Last year, I wrote an article, A look at the most dominant eras in VFL/AFL history, which, as the title implies, looked at which VFL/AFL clubs have enjoyed the best eras spanning five to eight years.
Such dynasties are invariably built on the back of a club boasting an amazingly talented playing group, usually accompanied by a true master coach at the helm.
While it’s simply not possible for a club to maintain such a reign of dominance for decades on end, I’ve been wondering which club has been the most successful across its entire VFL/AFL history. The big question: How do you rank overall, long-term success?
I’m sure many people will say “That’s easy! Look at which club has won the most premierships!”
Well, it sounds like a good place to start:
*It’s a little known fact that there have been two VFL/AFL seasons in which no grand final was played. These were the inaugural season of 1897, and also the 1924 season. In both of those seasons, a round-robin finals series was contested with no grand final being played. Essendon was awarded the premiership on both occasions. So although Essendon has officially earned 16 premierships, they have actually won only 14 grand finals.
So Carlton and Essendon have won the most premierships with 16 each, followed by Collingwood with 15 and then Hawthorn with 13.
So does that mean they have been the most successful clubs in VFL/AFL history? Not so fast. You have to take into account that Hawthorn didn’t enter the competition until 1925, whereas Essendon, Carlton, and Collingwood have been there since 1897. Those foundation members have had 28 more years to win more premierships than Hawthorn.
So if we are looking at premierships as a gauge, we clearly need to look at premiership strike rate – flags won per year.
Premiership win rate
|Rank||Club||Entered||Comp Years||Prem||Prem%||Prem/10 Yrs|
Now we see a fairer picture, Hawthorn have actually won the most premierships per season with a 13.8 per cent strike rate – or 1.38 per ten years. Carlton and Essendon are ranked second and third respectively, and we see that West Coast has displaced Collingwood in the top four with its 12.5 per cent strike rate.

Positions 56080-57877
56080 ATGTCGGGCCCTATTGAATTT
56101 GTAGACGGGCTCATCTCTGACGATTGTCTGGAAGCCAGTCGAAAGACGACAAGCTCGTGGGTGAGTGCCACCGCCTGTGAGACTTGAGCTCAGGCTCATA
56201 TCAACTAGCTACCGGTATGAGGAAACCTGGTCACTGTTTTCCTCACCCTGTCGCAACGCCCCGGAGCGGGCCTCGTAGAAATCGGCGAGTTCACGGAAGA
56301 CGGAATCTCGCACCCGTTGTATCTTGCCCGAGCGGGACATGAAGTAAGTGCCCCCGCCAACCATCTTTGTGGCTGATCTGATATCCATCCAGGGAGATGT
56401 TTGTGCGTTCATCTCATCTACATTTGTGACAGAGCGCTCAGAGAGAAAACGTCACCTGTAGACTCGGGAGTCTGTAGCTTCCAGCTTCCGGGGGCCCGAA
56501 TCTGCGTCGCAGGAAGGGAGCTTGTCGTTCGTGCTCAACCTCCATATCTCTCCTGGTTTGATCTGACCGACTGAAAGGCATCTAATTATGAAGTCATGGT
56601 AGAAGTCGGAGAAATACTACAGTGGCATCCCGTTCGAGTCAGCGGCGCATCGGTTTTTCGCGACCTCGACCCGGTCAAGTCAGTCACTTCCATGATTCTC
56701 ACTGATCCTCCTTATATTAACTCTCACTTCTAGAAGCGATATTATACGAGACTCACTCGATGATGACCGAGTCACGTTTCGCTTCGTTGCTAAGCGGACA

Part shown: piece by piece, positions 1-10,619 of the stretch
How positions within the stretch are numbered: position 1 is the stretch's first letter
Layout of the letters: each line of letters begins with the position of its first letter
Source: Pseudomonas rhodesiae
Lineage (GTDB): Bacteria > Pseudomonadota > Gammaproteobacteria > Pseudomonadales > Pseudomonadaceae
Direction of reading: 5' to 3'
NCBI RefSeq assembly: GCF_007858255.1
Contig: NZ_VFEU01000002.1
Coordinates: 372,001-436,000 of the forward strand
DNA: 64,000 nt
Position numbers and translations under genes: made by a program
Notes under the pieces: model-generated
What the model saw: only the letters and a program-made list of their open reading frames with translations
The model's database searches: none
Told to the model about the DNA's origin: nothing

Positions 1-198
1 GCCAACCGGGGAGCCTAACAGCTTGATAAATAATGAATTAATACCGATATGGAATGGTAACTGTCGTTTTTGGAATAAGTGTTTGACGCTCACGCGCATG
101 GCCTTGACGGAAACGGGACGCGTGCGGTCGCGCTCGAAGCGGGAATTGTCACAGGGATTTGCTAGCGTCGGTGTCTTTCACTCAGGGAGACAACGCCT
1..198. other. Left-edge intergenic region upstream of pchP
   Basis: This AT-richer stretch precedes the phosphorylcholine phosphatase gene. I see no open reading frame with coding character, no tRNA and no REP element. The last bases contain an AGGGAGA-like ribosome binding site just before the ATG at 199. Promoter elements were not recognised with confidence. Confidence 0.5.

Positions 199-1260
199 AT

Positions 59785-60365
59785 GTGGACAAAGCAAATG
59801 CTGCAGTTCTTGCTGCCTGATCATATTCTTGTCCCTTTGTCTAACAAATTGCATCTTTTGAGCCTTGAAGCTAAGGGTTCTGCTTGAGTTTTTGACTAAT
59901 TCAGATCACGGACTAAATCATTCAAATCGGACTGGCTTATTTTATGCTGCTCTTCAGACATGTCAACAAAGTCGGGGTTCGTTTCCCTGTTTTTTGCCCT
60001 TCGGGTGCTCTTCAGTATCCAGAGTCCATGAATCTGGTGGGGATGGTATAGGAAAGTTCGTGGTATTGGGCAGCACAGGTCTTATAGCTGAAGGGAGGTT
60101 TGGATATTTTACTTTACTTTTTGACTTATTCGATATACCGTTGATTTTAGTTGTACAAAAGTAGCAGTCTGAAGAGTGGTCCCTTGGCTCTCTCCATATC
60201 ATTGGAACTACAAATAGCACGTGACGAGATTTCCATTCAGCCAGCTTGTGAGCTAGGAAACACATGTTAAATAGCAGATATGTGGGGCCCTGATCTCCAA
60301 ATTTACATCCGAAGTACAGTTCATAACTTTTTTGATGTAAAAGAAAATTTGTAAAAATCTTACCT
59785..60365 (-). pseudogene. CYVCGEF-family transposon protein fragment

So does this mean Hawthorn are actually the most successful VFL/AFL club of all-time? Again, not so fast. As mentioned, bags of flags can be gathered on the back of two or three dominant dynasties. If we are going to look at how good a club has been at key times across its history, then we also need to look at how bad it’s been.
We can look at the opposite to winning a premiership – ‘winning’ the dreaded wooden spoon.
|Rank||Club||Comp Years||Wooden Spoons||WS/Season%|
All of a sudden, Hawthorn go from being ranked first to 16th due to finishing last 11 times in its 94-year history – 11.7per cent of the time.
At the top of this table, we learn that only two clubs have never finished last – the two South Australian clubs. We also see that, remarkably, Collingwood has finished last just twice in its 122-year history and is ranked third. In a way that’s more impressive than the younger Adelaide clubs’ clean-sheet but we can’t assume that one of them will get spooned anytime soon, so they certainly deserve their spots at the top of this table.
At the bottom, the defunct University won the wooden spoon more often than not during its short-lived existence, and GWS has received two in its seven completed seasons to date. But the most damning spoon record appears is St Kilda with a whopping 27 – finishing last about one in every five seasons.
So we’ve looked at premierships and wooden spoons, but there is another award for clubs (they do actually receive a small trophy) who finish on top of the ladder after the regular season. Many pundits don’t rate finishing as minor premier very highly since it’s an award dished out before any finals have even been contested. Still, it would be remiss of me to not include them as an official ranking factor.
|Rank||Club||Comp Years||Minor Premiers||Season%|
So Collingwood have been minor premiers the most times with 19, at a league-high 15.6 per cent clip. Carlton and Essendon are ranked second and third.
At the other end of the scale, we see that Footscray/Western Bulldogs have never been minor premiers in any of their 94 seasons. They, along with Brisbane, are the only two clubs to have won a grand final but never the minor premiership. Conversely, Fremantle is the only club to have been minor premier (once in 2015) but never the actual premier.
Average finishing position
Another measure is to rank clubs by their average finishing ladder position:
Collingwood come out on top quite clearly here with an average finishing ladder position of 4.8, followed by Carlton (5.4), Geelong (5.6), and Essendon (5.8). If we look to the bottom, we see that Gold Coast (15.6) is well and truly last.
Overall home win-rate
Perhaps an even better measure of overall success is winning percentage of all matches played in a club’s history. Let’s begin with the overall rate when playing as the designated home side:
|Rank||Club||H Games||H Wins||H Draws||H Losses||H Win%|
As can be seen, West Coast (69.9%) have performed better at home than any other club. Next best is Collingwood (68.1%), followed by Adelaide (67.2%), and Geelong (65.5%).
At the other end of the table we see that three clubs have actually recorded a negative overall win percentage at home – St Kilda, Gold Coast, and University. This is a tell-tale a sign of clubs whose histories consist mostly of gloomy times. North Melbourne barely scrape into positive territory and are also well below average by this measure.